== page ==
Concorde and Overture: what are the differences between supersonic planes | Innovation

The Boom Supersonic is expected to make its first flight only in 2026 and transport the first passengers in 2029. But the aircraft already attracts the interest of airlines, which, between confirmed purchases and additional purchase options, have already ordered 130 units.

Overture supersonic plane concept — Photo: Disclosure/Boom Supersonic

If the manufacturer’s plans come to fruition, Overture will have more units in operation than its predecessor. On the other hand, the new aircraft must not exceed the speed limit that could be achieved with Concorde.

The g1 made a comparison between the two supersonic planes. Check out.

To carry out its first flight in 1969, the Concorde began to be developed 15 years earlier in a consortium between companies from two countries. The aircraft was manufactured by Aérospatiale of France and the British Aircraft Corporation of the United Kingdom.

The first commercial flights took place in January 1976, with flights from Paris to Rio de Janeiro and from London to Bahrain.

Concorde makes its final landing at Heathrow on October 24, 2003 — Photo: Adrian Dennis/AFP/Archive

The aircraft could reach a speed of 2 Mach, which means 2 times the speed of sound. At cruising altitude (60,000 feet or 18 km), this is about 2,160 km/h.

As a result, a trip from London to New York, which takes about 8 hours on a conventional flight, took about 3:30 hours. In 1996, Concorde made its fastest transatlantic flight and completed that journey in 2 hours 52 minutes.

End of commercial supersonics

Concorde recorded its first accident in July 2000, on an Air France flight from Paris in which 113 people died. The engines caught fire on takeoff and the aircraft crashed into a hotel near the airport.

Air France Concorde explosion left 113 dead in 2000: remember in Jornal Nacional

Air France Concorde explosion left 113 dead in 2000: remember in Jornal Nacional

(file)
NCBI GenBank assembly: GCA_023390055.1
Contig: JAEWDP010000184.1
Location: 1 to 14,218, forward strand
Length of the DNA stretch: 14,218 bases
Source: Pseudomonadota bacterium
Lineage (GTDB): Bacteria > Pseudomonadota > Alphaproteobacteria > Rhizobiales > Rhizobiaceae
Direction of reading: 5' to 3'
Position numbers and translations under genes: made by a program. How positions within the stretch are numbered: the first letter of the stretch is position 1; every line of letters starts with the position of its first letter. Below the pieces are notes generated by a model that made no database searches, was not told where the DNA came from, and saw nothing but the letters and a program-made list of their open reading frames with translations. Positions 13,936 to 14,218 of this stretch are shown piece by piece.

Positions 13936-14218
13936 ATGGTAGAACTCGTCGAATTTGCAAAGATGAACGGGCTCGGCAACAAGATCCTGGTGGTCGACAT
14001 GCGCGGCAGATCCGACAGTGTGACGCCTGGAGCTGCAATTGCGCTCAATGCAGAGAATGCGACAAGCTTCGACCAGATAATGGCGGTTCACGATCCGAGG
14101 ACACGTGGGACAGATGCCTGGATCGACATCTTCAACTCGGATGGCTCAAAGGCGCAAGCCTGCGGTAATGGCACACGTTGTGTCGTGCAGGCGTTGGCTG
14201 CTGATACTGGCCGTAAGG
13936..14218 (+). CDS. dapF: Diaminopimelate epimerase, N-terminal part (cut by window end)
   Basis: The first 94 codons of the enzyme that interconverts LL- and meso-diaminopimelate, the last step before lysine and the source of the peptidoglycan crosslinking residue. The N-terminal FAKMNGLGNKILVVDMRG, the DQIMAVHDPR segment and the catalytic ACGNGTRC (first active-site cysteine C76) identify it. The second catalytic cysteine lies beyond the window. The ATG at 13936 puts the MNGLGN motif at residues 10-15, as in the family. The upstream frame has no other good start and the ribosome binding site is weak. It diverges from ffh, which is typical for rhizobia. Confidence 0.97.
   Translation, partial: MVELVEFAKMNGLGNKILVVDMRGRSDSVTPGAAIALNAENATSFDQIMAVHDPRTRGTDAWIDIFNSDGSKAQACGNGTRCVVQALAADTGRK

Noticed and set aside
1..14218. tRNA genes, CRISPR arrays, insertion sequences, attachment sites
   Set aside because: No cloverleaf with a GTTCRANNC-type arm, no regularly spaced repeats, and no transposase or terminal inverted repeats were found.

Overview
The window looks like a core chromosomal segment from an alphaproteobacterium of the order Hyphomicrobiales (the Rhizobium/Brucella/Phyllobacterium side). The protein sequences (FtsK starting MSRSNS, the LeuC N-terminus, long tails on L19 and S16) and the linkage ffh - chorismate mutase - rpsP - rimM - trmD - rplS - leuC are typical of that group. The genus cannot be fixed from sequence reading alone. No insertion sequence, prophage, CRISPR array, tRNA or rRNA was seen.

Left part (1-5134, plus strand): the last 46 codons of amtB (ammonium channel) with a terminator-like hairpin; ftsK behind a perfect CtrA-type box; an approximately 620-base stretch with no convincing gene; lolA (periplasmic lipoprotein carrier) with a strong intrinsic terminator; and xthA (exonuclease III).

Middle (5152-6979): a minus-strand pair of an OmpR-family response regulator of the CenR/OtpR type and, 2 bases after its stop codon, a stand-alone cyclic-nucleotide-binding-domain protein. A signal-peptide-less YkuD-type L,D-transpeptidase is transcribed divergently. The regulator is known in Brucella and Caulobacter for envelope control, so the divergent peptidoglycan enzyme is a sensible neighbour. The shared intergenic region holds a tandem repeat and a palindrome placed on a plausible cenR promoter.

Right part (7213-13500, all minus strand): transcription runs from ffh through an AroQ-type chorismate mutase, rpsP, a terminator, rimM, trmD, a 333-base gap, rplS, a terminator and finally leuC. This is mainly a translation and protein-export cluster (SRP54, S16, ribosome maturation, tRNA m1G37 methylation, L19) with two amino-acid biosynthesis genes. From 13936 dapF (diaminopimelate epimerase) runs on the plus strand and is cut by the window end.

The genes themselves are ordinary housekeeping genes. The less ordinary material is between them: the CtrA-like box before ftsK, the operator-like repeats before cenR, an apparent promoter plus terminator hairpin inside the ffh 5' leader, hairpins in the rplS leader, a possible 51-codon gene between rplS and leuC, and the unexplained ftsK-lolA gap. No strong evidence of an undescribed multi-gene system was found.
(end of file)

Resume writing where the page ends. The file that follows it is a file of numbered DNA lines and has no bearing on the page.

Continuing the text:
The French justice declared that a titanium blade that came off a plane that took off minutes before was the cause of the accident. The part came loose from a Continental Airlines aircraft, which was ordered to pay compensation to Air France.

After the accident, the Concorde models of Air France and British Airways were out of operation for 15 months. They ceased to operate permanently in 2003.

Boom Supersonic’s goal is to halve the duration of flights on more than 600 routes compared to the fastest subsonic aircraft in operation. Travel time from Miami to London, for example, would drop from 10 to 5 hours.

The company sells each unit for US$ 200 million (about R$ 1 billion), according to Bloomberg.

Meet Overture, a supersonic plane project that can reach 1,800 km/h

Meet Overture, a supersonic plane project that can reach 1,800 km/h

According to the manufacturer, the Overture will have twice the speed of commercial planes when flying over the sea. On flights over land regions, the aircraft will perform 20% better than the others.

Boom Supersonic also claims that its plane will be able to fly using only sustainable aviation fuels and its noise will not impact inhabited regions.

There are also plans to create a military version of Overture. In July this year, the startup signed an agreement with Northrop Grumman, an American defense company.

Overture supersonic plane concept — Photo: Disclosure/Boom Supersonic

Concept of the interior of the Overture supersonic plane — Photo: Disclosure / Boom Supersonic

Concorde takes off from Heathrow for the last time, October 24, 2003 — Photo: Adrian Dennis/AFP/File

Mike Bannister flew the last Concorde flight for British Airways — Photo: Mike Bannister

Concorde among other planes at the Smithsonian museum, USA — Photo: Carlos Coutinho / EPTV

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